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City Island Starring: Andy Garcia, Julianna Margulies Rating: PG-13 4 out of 5 pitchforks

A pleasant family life with everyone loving each other and respecting one another is a wonderful thing to have — unless you want to make a film.

Cinematically, the best kind of family is one that is consistently at each others’ throats. One that deceives, cheats and drives everyone around them crazy, yet still maintains an undying love for each other that prevails above all else in the end.

The latter is what you get in “City Island,” except it’s not as simple or as stereotypical as the facade of the film may seem. It’s got all the typical family drama, influenced in a large part by the setting of City Island, an old fishing island in the middle of the Bronx.

The characters are well developed and the writing is above par, which makes up for what may appear to be the rehashing of a routine concept.

Vince Rizzo, the head of the Rizzo family and a “Clam Digger” (a lifelong resident of City Island, as opposed to a “Muscle Sucker,” someone who moved there) is a correctional officer (aka prison guard) who has many deep, dark secrets — most notably that he is the guard at a facility that houses the son he abandoned at birth.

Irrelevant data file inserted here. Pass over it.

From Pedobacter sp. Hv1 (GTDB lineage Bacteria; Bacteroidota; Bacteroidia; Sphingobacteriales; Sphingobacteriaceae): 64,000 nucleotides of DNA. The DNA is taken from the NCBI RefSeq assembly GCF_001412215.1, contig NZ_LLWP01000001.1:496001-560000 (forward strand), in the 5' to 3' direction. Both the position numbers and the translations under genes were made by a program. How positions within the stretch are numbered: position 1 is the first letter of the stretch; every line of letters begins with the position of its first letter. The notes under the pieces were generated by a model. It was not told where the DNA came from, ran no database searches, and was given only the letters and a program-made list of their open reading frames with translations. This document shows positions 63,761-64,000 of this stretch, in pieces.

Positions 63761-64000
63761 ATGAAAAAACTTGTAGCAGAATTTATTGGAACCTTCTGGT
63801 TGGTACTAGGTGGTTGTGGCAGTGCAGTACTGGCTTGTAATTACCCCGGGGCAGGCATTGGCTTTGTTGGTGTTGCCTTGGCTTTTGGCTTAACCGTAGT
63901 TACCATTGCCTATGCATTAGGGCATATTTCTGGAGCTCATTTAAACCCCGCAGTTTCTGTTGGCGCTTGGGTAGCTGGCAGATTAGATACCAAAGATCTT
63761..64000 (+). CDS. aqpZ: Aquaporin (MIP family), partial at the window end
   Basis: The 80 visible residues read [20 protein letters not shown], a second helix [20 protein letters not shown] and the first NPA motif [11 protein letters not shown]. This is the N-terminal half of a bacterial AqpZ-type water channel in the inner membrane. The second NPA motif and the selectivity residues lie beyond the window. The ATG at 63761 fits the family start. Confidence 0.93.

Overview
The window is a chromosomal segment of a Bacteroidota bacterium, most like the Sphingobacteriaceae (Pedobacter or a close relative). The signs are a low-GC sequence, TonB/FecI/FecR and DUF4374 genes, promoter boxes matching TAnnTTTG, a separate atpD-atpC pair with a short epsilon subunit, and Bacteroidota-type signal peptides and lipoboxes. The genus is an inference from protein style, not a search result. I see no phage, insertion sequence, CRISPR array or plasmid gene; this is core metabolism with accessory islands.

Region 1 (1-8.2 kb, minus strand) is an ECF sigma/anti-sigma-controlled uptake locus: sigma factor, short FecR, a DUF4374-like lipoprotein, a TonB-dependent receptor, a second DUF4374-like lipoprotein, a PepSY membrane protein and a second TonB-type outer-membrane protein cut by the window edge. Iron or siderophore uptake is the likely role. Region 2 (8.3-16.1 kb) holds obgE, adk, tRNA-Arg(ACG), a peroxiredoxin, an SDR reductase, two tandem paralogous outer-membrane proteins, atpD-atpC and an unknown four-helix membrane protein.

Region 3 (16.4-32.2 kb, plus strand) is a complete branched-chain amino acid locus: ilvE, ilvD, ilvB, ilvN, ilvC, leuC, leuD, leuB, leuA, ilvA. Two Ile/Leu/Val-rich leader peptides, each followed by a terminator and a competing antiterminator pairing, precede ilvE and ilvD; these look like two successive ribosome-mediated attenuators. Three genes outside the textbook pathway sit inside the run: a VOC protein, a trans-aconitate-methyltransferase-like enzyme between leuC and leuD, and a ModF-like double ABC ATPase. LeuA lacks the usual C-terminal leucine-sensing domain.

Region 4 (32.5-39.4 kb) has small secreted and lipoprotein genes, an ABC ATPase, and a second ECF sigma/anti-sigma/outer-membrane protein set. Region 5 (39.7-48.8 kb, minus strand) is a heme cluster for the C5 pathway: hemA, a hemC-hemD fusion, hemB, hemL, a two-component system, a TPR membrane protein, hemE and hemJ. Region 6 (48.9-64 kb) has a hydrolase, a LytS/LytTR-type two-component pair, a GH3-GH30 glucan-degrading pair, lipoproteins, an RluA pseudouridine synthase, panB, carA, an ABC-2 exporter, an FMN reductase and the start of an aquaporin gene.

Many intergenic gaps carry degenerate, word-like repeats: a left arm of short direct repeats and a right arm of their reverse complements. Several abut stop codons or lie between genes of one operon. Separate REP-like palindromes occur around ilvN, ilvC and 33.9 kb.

On top of that, Rizzo (Andy Garcia) sneaks out to his acting class, taught by Michael Malakov (Alan Arkin). Arkin gives a witty performance as a man who teaches acting, but auditions for the same roles as his students.

Rizzo’s wife, Joyce (Julianna Margulies), with her thick accent and thick makeup, gives the first impression of being a caricature of a woman in the Bronx. But her character was written with enough finesse that the facade is quickly overlooked. West-Coasters should trust that writer and director Raymond De Felitta, a native of New Yorker, created the characters as true to life as possible.

The couple’s daughter, Vivian (Dominik García-Lorido), becomes a stripper to pay for college (but can somehow afford breast implants) after her scholarship is rescinded, and their son, Vince Jr. (Ezra Miller), has a fetish for girls of a larger size.

Yet all these things are kept secret from one another, making for a strenuous, yet engaging picture.

Emily Mortimer has a small part as Molly, a friend Vince makes at his acting class who has the biggest secret of them all. As usual, Mortimer plays a crazy person, a role she seems to be typecast for.

Garcia pulls off his stubborn, sometimes irrational character in an engaging way that gets the audience to invest their emotions in him. He’s crazy, just like everyone else, but Vince has enough heart to avoid being hated.

The engrossing quirks of all the characters in the film are what make “City Island” more endearing than many other films that deal with dysfunctional families. At times, you want to yell at the Rizzo’s for hiding their true selves from each other, but come the credits, all is forgiven because their hearts are bigger than their lies.

With its unconventional setting, charmingly annoying characters and sharp, witty lines, “City Island” is a hidden gem in the conventional world of family dramas.

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